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In the Wrong Paradise eBook

This eBook from the Gutenberg Project consists of approximately 171 pages of information about In the Wrong Paradise.

“That’s just what I was arriving at,” replied the narrator, “when I was interrupted with as little ceremony as if I had been Mr. Gladstone in the middle of a most important speech.  I was going to say that, in the Easter Vacation after my visit to the castle, I went over to Paris with a friend, a fellow of my college.  We drove to the Hotel d’Alsace (I believe there is no hotel of that name; if there is, I beg the spirited proprietor’s pardon, and assure him that nothing personal is intended).  We marched upstairs with our bags and baggage, and jolly high stairs they were.  When we had removed the soil of travel from our persons, my friend called out to me, ‘I say, Jones, why shouldn’t we go down by the lift.’ {256} ‘All right,’ said I, and my friend walked to the door of the mechanical apparatus, opened it, and got in.  I followed him, when the porter whose business it is to ‘personally conduct’ the inmates of the hotel, entered also, and was closing the door.

“His eyes met mine, and I knew him in a moment.  I had seen him once before.  His sallow face, black, closely shaven chin, furtive glance, and military bearing, were the face and the glance and bearing of the driver of that awful hearse!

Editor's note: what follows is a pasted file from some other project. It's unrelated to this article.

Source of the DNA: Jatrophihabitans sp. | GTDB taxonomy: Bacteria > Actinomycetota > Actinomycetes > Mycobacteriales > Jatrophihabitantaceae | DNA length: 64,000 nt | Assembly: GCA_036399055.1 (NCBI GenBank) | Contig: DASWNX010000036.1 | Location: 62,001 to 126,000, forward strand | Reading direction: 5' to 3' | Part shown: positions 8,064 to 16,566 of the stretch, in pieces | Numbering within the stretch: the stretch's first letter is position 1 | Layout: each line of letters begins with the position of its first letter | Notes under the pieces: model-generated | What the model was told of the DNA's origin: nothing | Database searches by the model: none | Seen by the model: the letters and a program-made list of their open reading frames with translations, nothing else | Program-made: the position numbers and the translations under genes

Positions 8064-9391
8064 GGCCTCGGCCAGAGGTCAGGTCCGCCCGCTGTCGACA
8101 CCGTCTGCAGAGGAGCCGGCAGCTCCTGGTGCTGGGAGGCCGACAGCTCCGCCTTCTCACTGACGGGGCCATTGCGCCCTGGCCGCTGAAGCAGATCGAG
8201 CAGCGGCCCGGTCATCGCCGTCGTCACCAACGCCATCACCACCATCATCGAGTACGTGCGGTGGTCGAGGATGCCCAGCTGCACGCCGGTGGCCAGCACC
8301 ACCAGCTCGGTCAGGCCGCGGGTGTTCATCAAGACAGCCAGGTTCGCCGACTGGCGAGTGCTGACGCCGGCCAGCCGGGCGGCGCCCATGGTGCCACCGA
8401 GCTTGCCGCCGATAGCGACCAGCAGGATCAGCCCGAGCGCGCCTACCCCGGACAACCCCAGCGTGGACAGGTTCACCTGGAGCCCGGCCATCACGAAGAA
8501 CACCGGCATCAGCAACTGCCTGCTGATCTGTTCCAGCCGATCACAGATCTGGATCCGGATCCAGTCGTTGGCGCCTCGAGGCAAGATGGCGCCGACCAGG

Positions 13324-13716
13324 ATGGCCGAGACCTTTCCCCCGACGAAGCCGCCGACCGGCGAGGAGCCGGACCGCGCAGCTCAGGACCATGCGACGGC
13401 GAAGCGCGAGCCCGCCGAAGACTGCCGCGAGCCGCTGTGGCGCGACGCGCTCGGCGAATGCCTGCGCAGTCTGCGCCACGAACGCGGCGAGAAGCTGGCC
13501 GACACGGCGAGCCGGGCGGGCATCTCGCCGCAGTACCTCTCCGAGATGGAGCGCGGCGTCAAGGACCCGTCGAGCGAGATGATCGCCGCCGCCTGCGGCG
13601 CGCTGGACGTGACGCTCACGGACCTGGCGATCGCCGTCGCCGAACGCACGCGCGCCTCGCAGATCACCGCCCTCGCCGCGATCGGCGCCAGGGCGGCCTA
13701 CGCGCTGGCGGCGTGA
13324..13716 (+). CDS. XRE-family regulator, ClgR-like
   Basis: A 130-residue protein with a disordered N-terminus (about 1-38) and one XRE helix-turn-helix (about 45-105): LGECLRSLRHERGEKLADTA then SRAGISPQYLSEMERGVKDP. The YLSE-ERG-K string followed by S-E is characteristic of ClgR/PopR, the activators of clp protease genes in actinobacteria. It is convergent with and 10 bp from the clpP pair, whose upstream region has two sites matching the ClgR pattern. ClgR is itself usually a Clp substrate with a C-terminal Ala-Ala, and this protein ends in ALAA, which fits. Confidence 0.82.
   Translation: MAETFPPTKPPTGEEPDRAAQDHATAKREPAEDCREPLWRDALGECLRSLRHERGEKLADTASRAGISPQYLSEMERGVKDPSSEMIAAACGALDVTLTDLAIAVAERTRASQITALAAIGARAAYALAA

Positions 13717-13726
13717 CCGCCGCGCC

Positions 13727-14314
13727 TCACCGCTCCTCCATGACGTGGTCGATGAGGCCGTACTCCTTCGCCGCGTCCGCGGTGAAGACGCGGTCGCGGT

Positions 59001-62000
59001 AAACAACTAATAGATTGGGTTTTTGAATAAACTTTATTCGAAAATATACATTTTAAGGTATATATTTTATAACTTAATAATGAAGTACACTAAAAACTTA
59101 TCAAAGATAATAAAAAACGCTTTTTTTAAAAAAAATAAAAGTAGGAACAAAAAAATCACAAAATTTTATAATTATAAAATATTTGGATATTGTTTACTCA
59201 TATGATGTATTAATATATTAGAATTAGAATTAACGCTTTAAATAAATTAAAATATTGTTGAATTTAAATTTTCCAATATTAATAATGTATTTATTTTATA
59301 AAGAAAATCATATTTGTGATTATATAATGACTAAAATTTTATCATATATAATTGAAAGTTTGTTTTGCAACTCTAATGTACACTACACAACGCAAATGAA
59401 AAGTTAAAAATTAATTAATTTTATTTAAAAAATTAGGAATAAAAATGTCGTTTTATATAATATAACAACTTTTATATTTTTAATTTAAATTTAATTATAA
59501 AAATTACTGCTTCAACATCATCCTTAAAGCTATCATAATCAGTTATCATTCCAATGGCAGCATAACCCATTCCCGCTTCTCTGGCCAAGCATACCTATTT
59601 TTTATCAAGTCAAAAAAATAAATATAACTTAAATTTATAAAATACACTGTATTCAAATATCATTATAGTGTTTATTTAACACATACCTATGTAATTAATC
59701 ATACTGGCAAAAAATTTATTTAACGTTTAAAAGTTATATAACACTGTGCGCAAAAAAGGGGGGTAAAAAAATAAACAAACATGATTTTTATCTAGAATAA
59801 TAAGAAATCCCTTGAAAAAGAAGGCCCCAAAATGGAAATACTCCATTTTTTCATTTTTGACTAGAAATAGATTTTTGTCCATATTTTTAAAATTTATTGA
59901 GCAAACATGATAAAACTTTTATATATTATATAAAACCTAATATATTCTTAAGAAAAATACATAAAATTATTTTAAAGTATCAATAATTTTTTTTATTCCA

“In a moment—­more swiftly than I can tell you—­I pushed past the man, threw open the door, and just managed, by a violent effort, to drag my friend on to the landing.  Then the lift rose with a sudden impulse, fell again, and rushed, with frightful velocity, to the basement of the hotel, whence we heard an appalling crash, followed by groans.  We rushed downstairs, and the horrible spectacle of destruction that met our eyes I shall never forget.  The unhappy porter was expiring in agony; but the warning had saved my life and my friend’s.”

I was that friend,” said I—­the collector of these anecdotes; “and so far I can testify to the truth of Jones’s story.”

At this moment, however, the gong for dressing sounded, and we went to our several apartments, after this emotional specimen of “Evenings at Home.”

IN CASTLE PERILOUS.

“What we suffer from most,” said the spectre, when I had partly recovered from my fright, “is a kind of aphasia.”

The spectre was sitting on the armchair beside my bed in the haunted room of Castle Perilous.

“I don’t know,” said I, as distinctly as the chattering of my teeth would permit, “that I quite follow you.  Would you mind—­excuse me—­handing me that flask which lies on the table near you. . . .  Thanks.”

The spectre, without stirring, so arranged the a priori sensuous schemata of time and space {261} that the silver flask, which had been well out of my reach, was in my hand.  I poured half the contents into a cup and offered it to him.

“No spirits,” he said curtly.

I swallowed eagerly the heady liquor, and felt a little more like myself.

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